As an aside, I also appreciated the fact that when the agent came on the line, the obligatory “I am sorry about your situation” chit chat was not uttered. We got right to her using the knowledge of our challenge that was presented in front of her to start offering us options to see if our problem could have a happy ending.

JetBlue was not the only company to perform amazingly that night. The Parking Spot, where we are frequent parkers because of the quality of their services, also deserves a tip of the hat. When I called to cancel my Newark reservation and see if it could be changed to JFK, they routed me to JFK where a customer care attendant told me that the lot was full but as a member of their frequent parker club she would leave a note for her general manager to make room for us. And, despite arriving at 5:00 AM, sure enough, the GM met us at the gate can found us a place.

For years I have preached the following equation:

People+Products and Services+Processes = Performance

This goes for all aspects of business efficiency and effectiveness transformations. I believe there is an exponential multiplier impact when it applies to enhancing the customer experience — real-time, all the time and every time. My experience also highlights the facts that each part of the equation is important.

The JetBlue and Parking Spot customer care professionals had the right tools and thus the best information, a.k.a. context, in front of them. They are clearly well trained. And, most importantly in my mind in terms of making the experience pleasant, they were empowered to take action without transferring us around.

This last point about the value of having the right people with the right tools at the right time deserves a bit more emphasis. When it comes to contact center interactions time really is of the essence for all parties involved. Companies want to keep their satisfaction scores going up as they use various tools to reduce the mean time to resolution. What we want is our problem solved rapidly, with a minimum of hassle, and hopefully with an outcome that meets or exceeds our expectations. What we do not want is insincere empathy.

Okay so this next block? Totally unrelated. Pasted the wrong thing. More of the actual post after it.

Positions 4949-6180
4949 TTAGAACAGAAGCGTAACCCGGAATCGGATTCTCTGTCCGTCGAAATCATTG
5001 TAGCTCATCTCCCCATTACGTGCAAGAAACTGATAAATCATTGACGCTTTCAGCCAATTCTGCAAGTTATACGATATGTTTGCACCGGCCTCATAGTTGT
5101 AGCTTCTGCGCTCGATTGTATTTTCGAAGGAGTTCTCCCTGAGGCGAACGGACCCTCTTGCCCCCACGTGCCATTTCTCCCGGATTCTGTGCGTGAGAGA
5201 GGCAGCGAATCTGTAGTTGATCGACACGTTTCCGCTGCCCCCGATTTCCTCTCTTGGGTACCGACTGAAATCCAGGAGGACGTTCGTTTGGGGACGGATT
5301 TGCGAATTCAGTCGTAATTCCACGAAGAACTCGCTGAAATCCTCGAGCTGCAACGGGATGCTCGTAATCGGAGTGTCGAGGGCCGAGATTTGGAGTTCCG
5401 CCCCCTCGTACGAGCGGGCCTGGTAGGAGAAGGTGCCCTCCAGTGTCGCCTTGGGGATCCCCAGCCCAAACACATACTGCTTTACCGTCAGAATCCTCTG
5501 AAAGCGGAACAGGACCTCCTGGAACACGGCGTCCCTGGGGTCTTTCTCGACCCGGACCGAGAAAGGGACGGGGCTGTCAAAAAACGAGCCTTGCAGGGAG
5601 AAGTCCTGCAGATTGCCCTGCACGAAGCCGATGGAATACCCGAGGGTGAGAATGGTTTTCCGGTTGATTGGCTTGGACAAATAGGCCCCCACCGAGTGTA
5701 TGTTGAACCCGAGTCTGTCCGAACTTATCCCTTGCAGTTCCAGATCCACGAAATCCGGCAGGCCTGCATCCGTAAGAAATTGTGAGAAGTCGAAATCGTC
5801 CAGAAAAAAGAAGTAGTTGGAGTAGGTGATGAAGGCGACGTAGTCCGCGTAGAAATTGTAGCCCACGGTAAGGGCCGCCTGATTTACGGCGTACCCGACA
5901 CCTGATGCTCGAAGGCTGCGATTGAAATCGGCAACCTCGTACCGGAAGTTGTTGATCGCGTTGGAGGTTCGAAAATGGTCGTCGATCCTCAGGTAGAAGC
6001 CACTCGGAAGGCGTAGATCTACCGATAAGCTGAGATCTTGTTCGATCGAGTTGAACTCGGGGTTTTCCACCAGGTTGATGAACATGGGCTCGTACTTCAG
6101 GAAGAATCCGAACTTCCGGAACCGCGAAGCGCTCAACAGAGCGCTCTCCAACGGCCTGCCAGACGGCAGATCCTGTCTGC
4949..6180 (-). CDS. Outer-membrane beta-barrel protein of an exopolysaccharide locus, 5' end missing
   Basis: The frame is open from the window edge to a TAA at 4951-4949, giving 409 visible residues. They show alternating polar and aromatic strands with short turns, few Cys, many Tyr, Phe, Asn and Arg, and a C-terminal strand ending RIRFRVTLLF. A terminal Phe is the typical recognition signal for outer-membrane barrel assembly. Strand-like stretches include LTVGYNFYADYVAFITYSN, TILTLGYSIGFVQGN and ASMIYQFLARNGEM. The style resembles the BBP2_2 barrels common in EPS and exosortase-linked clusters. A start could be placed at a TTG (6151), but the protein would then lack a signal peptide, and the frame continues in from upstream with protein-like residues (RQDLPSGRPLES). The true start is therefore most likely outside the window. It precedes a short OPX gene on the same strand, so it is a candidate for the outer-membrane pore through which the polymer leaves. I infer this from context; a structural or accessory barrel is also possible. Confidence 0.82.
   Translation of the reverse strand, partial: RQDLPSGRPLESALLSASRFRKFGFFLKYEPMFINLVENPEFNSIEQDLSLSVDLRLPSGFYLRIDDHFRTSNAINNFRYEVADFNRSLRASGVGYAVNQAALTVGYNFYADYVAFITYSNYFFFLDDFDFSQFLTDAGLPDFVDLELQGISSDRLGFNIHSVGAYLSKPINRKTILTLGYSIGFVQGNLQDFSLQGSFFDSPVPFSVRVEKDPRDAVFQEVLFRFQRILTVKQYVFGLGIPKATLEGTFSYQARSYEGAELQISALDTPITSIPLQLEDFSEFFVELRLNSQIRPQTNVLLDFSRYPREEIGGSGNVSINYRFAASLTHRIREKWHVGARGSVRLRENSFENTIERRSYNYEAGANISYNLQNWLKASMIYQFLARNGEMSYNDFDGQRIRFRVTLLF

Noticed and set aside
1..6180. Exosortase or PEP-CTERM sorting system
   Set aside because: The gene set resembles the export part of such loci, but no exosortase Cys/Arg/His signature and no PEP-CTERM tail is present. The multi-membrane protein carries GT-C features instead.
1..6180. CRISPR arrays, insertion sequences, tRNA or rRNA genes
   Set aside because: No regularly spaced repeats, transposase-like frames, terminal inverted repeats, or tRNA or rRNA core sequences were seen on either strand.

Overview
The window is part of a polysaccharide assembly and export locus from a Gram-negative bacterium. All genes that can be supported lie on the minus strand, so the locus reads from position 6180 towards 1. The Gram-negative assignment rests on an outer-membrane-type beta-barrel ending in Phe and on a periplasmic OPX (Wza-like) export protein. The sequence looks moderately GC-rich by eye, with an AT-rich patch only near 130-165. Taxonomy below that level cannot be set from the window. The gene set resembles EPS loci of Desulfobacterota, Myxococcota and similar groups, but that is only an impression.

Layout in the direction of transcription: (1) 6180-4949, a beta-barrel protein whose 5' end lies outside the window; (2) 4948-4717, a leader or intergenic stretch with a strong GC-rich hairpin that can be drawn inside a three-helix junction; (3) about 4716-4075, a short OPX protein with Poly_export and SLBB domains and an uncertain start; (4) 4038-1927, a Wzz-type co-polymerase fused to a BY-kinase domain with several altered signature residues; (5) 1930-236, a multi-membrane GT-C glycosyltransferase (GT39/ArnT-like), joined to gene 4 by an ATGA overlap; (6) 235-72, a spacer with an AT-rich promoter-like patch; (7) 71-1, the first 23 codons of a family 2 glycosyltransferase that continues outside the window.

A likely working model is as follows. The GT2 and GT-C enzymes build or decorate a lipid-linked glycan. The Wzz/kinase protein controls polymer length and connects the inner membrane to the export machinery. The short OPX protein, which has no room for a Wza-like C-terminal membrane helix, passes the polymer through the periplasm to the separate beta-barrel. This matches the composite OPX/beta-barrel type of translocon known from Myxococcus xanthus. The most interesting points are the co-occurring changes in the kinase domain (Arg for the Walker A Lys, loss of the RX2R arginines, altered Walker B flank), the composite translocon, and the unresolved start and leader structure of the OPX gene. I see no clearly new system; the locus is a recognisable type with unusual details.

A final lesson here is that loyalty matters. This is not to say that either of the two companies that solved my problem would have treated me differently if we had not been long-time loyal customers. Going all the way back to when JetBlue started, and I had the chance to see their call center in action, the customer experience has been a vital part of its DNA. This is also why The Parking Spot has emerged as a dominant force in off-site parking at major airports around the U.S.

What C-levels, who for the last several years have given what in many cases is mere lip service to actually providing great customer care, should learn from this is simple. Investing in the performance equation without skimping on any of the components pays big dividends. In fact, you don’t have to believe based on my anecdote. The proof is in the KPIs and financial success.